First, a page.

In 2011, the average unemployment rate was 12.1% for post-9/11 veterans and 8.7% for non-veterans.

Joblessness fell across the board in 2012, but a disparity in unemployment rates remained: 9.9% versus 7.9%. Those numbers held relatively steady until the second quarter of this year, when the gap disappeared.

Perhaps the most surprising statistic in the new quarterly data is the unemployment rate among female veterans of 7.1%, which is on par with male veterans and female non-veterans.

Until now, female veterans have consistently fared worse than those groups. Military sexual abuse, single parenthood and other challenges they face have spurred a variety of recent efforts to improve their employment prospects. They make up 19% of all post-9/11 veterans.

Experts cautioned that the job situation of female veterans has never been clear, owing to their relatively small numbers in the labor bureau’s monthly surveys. Of the 100,000 or so people surveyed each month, no more than a few hundred are female veterans. The statistics have large margins of error.

The data on the youngest veterans — those 18 to 24, who account for just over 7% of post-9/11 veterans — have similar limitations. Their unemployment rate was 18.5%, which economists said was not statistically different from the 15.2% rate among non-veterans in that age group.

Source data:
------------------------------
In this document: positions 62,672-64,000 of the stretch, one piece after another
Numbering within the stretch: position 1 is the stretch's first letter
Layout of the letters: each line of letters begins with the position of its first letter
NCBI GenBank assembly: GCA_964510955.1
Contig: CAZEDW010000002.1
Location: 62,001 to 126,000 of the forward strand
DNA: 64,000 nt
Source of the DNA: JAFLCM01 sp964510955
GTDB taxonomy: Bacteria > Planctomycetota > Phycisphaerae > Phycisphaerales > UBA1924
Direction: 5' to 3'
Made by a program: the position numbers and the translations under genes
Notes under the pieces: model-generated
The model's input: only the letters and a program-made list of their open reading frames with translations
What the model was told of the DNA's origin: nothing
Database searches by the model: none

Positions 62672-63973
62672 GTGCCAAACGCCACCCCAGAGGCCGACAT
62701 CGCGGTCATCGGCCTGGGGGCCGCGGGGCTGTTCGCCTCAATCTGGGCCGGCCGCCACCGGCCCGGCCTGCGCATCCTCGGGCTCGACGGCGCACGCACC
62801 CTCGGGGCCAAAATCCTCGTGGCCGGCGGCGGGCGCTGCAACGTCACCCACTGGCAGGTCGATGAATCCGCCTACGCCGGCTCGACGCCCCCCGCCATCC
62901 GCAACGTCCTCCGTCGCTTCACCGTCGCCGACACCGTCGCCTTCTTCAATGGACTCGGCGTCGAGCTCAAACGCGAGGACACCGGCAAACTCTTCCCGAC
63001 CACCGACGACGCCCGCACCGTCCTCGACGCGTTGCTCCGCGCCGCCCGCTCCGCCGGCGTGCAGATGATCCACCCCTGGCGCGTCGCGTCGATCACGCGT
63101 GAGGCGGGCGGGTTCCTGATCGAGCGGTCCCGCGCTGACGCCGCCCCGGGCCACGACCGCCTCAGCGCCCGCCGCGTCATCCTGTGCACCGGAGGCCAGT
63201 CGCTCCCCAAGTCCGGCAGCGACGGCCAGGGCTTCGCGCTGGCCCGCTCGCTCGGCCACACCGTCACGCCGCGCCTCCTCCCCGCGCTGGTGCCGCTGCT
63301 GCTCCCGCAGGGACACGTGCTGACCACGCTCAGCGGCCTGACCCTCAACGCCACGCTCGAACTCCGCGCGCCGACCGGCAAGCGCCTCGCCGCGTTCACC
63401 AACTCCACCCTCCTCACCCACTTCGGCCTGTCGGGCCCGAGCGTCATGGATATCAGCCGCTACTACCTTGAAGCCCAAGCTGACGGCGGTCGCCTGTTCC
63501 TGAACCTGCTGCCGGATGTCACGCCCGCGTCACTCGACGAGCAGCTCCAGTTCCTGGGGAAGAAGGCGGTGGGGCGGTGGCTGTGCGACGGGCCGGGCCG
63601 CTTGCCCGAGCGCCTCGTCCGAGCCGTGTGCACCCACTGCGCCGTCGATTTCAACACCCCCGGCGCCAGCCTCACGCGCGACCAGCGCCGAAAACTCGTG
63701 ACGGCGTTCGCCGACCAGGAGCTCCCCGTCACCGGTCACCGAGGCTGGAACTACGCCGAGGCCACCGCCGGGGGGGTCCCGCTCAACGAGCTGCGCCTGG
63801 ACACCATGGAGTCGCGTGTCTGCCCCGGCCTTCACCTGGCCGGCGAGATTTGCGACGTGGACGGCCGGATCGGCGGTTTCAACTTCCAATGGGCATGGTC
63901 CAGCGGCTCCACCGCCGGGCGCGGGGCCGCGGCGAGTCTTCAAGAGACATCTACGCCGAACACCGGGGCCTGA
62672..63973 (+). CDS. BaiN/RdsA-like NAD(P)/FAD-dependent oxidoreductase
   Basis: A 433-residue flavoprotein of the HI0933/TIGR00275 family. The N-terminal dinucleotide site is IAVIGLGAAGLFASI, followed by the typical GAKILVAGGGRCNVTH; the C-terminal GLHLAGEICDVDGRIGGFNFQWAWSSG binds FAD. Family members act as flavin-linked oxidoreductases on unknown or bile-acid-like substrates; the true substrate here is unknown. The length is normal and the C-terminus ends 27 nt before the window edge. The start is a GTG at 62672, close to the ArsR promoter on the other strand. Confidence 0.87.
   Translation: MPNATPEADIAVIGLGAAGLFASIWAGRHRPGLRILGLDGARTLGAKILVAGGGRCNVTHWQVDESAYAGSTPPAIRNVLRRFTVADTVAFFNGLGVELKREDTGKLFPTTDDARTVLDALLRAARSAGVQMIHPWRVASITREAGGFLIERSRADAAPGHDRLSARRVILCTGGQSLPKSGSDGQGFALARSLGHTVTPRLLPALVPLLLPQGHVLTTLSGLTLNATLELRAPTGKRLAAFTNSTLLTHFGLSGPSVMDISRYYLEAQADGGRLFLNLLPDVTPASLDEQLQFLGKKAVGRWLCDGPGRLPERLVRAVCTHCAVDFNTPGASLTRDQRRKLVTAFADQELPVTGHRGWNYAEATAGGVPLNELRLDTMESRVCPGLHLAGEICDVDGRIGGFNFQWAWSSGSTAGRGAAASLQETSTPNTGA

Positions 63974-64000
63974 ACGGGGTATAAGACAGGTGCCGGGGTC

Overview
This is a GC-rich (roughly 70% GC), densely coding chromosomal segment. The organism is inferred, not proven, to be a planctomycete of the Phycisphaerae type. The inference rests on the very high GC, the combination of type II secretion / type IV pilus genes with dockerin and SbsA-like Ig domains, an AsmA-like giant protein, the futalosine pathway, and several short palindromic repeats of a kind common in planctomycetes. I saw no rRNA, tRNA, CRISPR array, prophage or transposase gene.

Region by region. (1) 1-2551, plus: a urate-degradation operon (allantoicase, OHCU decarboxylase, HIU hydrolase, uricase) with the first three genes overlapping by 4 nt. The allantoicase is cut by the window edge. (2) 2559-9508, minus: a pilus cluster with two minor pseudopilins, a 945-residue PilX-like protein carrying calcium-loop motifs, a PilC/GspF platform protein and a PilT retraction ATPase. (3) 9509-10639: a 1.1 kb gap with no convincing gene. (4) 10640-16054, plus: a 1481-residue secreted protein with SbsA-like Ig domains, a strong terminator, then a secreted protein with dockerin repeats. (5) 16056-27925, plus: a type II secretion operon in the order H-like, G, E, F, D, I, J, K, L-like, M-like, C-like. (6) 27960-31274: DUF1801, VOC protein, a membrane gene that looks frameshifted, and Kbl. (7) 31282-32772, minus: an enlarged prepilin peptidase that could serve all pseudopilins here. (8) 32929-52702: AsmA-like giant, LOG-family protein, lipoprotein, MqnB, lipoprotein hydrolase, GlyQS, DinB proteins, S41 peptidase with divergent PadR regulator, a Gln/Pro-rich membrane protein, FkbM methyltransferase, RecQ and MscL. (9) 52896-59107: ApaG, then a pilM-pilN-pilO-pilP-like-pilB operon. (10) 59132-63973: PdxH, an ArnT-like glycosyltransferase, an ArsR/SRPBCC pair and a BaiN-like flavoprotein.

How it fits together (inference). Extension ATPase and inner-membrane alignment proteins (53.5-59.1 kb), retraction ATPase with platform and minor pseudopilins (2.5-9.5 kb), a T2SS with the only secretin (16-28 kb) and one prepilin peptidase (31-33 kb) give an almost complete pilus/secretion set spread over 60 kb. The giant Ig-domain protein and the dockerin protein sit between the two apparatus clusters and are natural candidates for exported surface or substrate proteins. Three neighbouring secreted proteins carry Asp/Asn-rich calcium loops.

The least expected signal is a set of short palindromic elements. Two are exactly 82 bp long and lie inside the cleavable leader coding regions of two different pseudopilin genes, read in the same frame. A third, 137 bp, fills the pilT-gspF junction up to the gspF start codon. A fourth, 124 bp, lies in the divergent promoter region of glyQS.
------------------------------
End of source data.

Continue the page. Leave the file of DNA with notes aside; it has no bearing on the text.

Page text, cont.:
Elevated rates of joblessness among recent veterans have been widely blamed on a failure of civilian employers to recognize the value of military training and experience. With fewer than 1% of Americans having served over the last decade, the military in some sense has been cut off from much of society.

The stigma surrounding post-traumatic stress disorder and other psychological wounds of war is also thought to have hurt hiring.

Paul Heaton, an economist at the Santa Monica-based think tank Rand Corp., said unemployment may be coming down because a bigger share of veterans have been out of the military long enough to find work.

The older rates were higher to some degree because they reflected a larger number of veterans who had just finished their service and were in transition, Heaton said. On average, people who are unemployed take more than eight months to find a job.

Heaton’s research suggests that when there were significant differences between recent veterans and the general population, the demographics of the veteran population — and not their veteran status — was the primary explanation. The disparities disappeared when he controlled for age, race, gender and education levels.

Heaton said he would advise policymakers to target employment programs to specific groups of veterans who may be at a disadvantage, such as those with physical or psychological disabilities.

The unemployment rate for veterans of all eras — 6.4% for the most recent quarter — has long been significantly lower than that of non-veterans.

“The research seems to suggest that over the long term, serving in the military is beneficial,” Heaton said. “People who have been in the military tend to be better employed and earn more.”